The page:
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6 January 2022 Factors predicting habitat use by leopards in human-altered landscapes
Jeannine McManus, Jason P. Marshal, Mark Keith, Thulani Tshabalala, Bool Smuts, Adrian Treves
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Transformed landscapes caused by human activity leave remnant patches of natural habitat for wildlife. The persistence of species in the face of such transformation depends on individuals' ability to adapt to novel habitat, and to secure resources and reproductive opportunities despite habitat alterations. The leopard, Panthera pardus, is the last free-roaming top carnivore in South Africa whose high trophic status and wide-ranging movements make them an effective focal species in conservation planning. Using location data from leopards, we investigated key correlates of habitat selection in human-altered landscapes at two spatial scales. We compared sex-related differences and predicted how conspecific home range locations influenced habitat selection. Leopards avoided human-altered landscapes more strongly at the large spatial scale, where both sexes selected core areas near formally protected areas. Conspecific home range locations had a strong positive effect at both spatial scales for males, while for females, conspecifics explained fine-scale habitat selection by selecting areas near neighboring females. Spatial scale, sex-related differences, and conspecific location play roles in habitat selection for solitary felids and have implications for conservation planning and management. Excluding these factors may result in inappropriate species management policies.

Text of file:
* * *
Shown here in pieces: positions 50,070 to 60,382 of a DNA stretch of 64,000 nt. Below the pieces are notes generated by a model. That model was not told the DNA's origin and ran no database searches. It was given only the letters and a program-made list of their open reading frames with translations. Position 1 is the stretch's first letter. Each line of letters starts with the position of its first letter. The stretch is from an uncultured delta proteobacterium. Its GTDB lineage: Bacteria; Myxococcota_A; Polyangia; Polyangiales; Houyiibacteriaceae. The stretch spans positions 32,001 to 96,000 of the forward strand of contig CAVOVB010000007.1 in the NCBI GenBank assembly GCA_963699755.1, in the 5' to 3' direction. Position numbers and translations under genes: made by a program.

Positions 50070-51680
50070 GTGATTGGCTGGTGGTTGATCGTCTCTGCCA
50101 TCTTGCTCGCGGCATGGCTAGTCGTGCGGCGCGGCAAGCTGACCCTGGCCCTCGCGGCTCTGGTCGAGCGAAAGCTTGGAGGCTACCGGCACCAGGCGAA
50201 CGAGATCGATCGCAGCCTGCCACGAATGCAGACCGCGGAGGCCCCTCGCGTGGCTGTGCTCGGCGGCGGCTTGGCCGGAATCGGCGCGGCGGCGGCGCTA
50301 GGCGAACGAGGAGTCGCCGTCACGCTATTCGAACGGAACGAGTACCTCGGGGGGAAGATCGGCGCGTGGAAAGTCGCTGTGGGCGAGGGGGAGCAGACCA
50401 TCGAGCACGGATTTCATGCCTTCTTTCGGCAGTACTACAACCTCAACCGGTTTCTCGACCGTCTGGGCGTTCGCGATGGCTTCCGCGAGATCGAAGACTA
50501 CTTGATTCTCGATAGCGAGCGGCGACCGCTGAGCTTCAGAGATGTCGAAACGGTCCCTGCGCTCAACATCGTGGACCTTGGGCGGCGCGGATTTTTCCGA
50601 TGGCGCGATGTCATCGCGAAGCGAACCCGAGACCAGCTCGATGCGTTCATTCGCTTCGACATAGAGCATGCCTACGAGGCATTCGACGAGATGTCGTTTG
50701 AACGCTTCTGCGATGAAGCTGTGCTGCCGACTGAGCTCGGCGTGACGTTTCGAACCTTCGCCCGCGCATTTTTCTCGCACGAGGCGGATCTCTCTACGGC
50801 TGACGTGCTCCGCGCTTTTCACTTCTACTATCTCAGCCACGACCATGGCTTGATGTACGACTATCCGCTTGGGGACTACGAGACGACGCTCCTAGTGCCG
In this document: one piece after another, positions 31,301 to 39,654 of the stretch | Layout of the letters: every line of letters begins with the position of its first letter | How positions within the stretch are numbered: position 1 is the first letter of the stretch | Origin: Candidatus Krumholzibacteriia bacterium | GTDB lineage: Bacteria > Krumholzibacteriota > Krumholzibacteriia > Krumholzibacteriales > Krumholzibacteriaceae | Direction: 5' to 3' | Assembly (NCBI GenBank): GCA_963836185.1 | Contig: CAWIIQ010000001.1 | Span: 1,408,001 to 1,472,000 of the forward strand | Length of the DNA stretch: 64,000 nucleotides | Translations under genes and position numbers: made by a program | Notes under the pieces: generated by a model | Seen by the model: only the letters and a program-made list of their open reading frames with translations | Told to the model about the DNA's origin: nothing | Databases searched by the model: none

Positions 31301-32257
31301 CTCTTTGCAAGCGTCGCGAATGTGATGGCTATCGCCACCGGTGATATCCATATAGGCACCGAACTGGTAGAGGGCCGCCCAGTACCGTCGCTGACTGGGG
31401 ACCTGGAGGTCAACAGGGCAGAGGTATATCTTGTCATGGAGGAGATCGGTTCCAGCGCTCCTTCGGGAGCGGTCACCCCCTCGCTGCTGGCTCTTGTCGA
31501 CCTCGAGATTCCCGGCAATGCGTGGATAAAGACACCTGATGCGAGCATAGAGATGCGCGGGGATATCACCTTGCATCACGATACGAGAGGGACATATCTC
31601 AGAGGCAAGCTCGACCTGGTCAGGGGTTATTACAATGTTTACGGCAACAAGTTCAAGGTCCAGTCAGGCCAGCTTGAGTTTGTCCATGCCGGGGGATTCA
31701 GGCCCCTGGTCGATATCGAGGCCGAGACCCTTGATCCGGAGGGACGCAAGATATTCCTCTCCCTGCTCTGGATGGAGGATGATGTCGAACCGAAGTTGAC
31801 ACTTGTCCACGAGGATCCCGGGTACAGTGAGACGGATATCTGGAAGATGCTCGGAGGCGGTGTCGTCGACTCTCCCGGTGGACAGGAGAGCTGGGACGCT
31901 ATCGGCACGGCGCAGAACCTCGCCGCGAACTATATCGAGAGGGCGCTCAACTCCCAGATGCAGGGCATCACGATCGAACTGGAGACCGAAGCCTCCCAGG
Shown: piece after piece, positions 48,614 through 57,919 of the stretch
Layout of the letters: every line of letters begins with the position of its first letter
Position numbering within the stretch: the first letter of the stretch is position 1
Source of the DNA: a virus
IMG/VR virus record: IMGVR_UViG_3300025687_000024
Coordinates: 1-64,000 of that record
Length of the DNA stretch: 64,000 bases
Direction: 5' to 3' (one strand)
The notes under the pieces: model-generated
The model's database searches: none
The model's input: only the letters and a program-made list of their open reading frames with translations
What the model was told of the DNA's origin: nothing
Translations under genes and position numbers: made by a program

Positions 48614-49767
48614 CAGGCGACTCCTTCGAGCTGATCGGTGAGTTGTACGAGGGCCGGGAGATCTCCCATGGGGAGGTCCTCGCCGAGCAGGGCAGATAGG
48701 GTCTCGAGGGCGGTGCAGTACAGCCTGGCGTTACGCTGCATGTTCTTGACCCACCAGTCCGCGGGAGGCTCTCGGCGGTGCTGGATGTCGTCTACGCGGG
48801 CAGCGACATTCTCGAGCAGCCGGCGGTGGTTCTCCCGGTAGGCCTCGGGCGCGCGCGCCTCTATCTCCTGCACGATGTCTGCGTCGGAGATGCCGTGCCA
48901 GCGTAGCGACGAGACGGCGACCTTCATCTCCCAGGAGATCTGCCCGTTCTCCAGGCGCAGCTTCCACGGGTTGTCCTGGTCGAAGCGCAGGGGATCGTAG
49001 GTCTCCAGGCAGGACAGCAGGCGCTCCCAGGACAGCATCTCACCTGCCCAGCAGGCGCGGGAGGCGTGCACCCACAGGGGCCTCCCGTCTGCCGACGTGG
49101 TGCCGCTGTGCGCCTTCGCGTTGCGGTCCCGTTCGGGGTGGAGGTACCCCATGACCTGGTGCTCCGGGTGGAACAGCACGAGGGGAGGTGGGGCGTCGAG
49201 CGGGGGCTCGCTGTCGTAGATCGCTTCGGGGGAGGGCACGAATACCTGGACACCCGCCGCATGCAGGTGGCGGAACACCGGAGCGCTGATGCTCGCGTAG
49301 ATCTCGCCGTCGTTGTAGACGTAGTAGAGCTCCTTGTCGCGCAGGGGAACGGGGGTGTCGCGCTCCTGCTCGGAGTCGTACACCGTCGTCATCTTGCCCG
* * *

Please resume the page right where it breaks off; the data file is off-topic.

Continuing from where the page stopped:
Jeannine McManus, Jason P. Marshal, Mark Keith, Thulani Tshabalala, Bool Smuts, and Adrian Treves "Factors predicting habitat use by leopards in human-altered landscapes," Journal of Mammalogy 102(6), 1473-1483, (6 January 2022).
Received: 20 August 2020; Accepted: 2 September 2021; Published: 6 January 2022
carnivore conservation
conspecific home range location
habitat selection
leopard (Panthera pardus)
spatial scale
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